Saturday May 15 2021



In Full . . .


Posted on October 31 2017 at 12:06:42

We often hear people talk about how nice it is to live in our villages and how lucky we all are to do so.

While it is true we are very fortunate to live where and how we do, it is not all down to luck – and many of the facets that make life so pleasant are not here by accident.

They are the result of the past efforts by, usually, volunteers and the current and on-going efforts of similarly community-minded people.

Our parish councillors, for example, do not devote the many hours their roles require for their own benefit (apart from, perhaps, a sense of wellbeing that comes from helping the community in which they live).

They do it to improve the lives for all of the people in the community – and they do it in spite of the brickbats occasionally lobbed in their direction for caring enough to take decisions that not all may agree with.

The people who get involved with residents’ associations, Neighbourhood Watches, village societies and the like, or who volunteer to keep footpaths clear or to build stiles and erect waymarker signs, don’t put in all the effort this involves just for their own pleasure; they do it for the benefit of all of us – all of you.

The people who are putting in so many hours preparing Neighbourhood Plans, which should help to protect and improve our communities for many years to come, are doing this purely as volunteers, with nothing to gain except the knowledge that they have helped to play their part in making these villages of ours even better places to live.

The Scout and Guide leaders who give up their evenings, weekends and even weeks of their holidays to create an environment and activities that young people will remember and benefit from for the rest of their lives aren’t doing this for their own benefit or just for their own children.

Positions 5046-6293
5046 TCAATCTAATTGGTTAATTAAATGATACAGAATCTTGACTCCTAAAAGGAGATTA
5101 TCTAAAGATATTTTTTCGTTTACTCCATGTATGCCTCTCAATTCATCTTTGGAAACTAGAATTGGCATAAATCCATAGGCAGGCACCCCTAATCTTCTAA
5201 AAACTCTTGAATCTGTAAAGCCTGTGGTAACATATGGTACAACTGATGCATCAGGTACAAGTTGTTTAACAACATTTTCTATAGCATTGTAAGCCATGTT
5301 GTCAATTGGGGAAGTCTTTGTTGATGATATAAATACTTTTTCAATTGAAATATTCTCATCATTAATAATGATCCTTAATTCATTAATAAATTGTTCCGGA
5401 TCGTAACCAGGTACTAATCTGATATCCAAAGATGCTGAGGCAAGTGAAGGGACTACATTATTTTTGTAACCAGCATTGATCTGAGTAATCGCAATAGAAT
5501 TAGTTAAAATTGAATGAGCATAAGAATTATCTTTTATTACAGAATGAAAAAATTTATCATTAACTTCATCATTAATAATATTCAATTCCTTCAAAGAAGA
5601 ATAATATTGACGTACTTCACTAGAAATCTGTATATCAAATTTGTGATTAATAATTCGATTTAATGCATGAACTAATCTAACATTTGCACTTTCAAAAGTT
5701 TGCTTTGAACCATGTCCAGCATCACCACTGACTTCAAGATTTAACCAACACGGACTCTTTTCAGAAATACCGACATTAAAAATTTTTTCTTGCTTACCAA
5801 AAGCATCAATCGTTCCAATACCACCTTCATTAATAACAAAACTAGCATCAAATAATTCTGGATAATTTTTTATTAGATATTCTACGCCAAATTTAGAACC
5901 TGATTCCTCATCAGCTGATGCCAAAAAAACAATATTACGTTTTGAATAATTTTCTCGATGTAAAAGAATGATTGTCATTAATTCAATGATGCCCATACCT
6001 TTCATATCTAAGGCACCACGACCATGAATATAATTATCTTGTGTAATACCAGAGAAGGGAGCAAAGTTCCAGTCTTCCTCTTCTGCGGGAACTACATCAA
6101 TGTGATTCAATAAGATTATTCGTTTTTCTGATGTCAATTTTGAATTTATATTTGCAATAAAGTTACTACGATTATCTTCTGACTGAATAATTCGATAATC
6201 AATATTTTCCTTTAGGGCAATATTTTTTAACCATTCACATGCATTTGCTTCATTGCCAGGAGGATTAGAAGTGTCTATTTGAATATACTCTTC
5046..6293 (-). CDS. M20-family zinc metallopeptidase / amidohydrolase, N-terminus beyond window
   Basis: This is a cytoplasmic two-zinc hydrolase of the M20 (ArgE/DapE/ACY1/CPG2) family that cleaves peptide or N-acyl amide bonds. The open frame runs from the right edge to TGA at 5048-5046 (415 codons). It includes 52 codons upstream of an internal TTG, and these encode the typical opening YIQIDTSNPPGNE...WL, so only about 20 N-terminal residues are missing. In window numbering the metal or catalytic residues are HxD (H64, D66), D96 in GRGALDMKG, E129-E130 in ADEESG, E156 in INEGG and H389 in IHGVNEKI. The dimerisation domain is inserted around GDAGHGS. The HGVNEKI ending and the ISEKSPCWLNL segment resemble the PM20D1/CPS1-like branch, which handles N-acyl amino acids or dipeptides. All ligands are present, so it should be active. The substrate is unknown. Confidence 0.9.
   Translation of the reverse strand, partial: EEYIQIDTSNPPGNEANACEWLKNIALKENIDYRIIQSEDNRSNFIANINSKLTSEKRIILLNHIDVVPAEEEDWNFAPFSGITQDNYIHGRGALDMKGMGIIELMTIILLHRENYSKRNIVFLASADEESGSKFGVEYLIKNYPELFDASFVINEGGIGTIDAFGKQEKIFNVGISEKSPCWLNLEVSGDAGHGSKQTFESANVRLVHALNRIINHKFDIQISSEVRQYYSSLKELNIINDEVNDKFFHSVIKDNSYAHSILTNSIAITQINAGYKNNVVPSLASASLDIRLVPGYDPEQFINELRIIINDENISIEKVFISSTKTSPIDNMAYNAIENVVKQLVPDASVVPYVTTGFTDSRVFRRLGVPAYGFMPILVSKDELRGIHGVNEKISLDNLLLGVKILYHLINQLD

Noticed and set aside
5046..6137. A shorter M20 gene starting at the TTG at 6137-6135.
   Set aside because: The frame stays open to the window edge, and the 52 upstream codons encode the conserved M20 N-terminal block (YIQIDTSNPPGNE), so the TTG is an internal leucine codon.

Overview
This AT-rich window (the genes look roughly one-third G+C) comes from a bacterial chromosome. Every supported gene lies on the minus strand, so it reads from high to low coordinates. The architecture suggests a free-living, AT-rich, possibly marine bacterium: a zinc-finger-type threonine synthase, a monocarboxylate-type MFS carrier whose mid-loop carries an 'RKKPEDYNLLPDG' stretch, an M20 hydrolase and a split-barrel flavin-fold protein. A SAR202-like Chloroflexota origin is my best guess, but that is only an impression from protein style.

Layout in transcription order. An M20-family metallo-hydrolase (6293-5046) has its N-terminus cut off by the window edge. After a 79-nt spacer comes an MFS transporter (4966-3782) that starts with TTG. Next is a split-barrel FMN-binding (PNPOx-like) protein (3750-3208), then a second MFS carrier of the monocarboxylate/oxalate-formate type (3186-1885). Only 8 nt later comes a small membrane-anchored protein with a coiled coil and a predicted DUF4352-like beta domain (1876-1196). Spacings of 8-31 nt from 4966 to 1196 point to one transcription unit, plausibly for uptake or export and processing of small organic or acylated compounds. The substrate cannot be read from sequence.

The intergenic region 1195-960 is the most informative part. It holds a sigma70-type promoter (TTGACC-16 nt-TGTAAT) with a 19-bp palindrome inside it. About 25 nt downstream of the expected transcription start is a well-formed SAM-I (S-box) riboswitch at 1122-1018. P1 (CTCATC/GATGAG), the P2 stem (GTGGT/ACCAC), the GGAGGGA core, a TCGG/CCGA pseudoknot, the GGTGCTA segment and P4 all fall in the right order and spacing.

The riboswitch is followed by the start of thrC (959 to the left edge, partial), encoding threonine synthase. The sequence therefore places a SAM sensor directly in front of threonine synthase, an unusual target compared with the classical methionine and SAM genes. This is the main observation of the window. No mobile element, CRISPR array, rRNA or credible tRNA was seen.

They are doing it to improve the lives of everyone’s children.

This far-from-exhaustive list of people we should all be thanking was prompted by reading about an appeal for help by The Lounge, a project run almost entirely by volunteers and which continues to bring benefits to our young people while also providing a hub for other villagers to meet.

The Lounge isn’t provided by the State as cheap, after-school childcare; it is run by people who live in the parish, people who volunteer their time and energy for the benefit of young people, and not just their own – although the obvious starting point for volunteers might be the parents of the children who benefit.

That isn’t always possible, of course, and so if there is anyone reading this who feels inspired to put something back into their community, click here – or help out with one of the other groups or organisations featured on many of our other pages.

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